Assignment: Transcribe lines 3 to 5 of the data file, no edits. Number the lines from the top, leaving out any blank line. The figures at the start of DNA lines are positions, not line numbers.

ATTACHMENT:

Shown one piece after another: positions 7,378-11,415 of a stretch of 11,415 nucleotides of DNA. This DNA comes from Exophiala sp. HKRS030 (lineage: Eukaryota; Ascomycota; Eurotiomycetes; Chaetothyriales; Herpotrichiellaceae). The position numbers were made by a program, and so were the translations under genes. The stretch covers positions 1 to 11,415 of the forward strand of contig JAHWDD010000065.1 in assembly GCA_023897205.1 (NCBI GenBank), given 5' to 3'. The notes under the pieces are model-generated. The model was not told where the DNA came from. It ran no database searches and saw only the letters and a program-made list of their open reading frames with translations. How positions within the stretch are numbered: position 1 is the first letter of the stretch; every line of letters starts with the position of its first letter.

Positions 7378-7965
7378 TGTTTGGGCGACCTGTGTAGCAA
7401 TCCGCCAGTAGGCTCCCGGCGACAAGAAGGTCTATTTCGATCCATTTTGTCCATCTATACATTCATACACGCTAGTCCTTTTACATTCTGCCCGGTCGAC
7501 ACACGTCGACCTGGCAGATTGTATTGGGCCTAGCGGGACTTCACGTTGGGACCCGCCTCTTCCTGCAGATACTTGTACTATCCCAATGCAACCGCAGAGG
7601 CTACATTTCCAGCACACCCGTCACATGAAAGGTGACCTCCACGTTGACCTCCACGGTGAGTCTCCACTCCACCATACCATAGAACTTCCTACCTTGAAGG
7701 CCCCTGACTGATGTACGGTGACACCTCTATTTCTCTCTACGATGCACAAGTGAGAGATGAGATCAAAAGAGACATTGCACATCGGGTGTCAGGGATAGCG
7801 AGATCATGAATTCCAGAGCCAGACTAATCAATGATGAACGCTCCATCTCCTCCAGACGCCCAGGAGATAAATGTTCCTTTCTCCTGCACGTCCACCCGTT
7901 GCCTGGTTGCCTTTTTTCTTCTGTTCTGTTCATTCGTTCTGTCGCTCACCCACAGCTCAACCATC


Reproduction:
7378 TGTTTGGGCGACCTGTGTAGCAA
7401 TCCGCCAGTAGGCTCCCGGCGACAAGAAGGTCTATTTCGATCCATTTTGTCCATCTATACATTCATACACGCTAGTCCTTTTACATTCTGCCCGGTCGAC
7501 ACACGTCGACCTGGCAGATTGTATTGGGCCTAGCGGGACTTCACGTTGGGACCCGCCTCTTCCTGCAGATACTTGTACTATCCCAATGCAACCGCAGAGG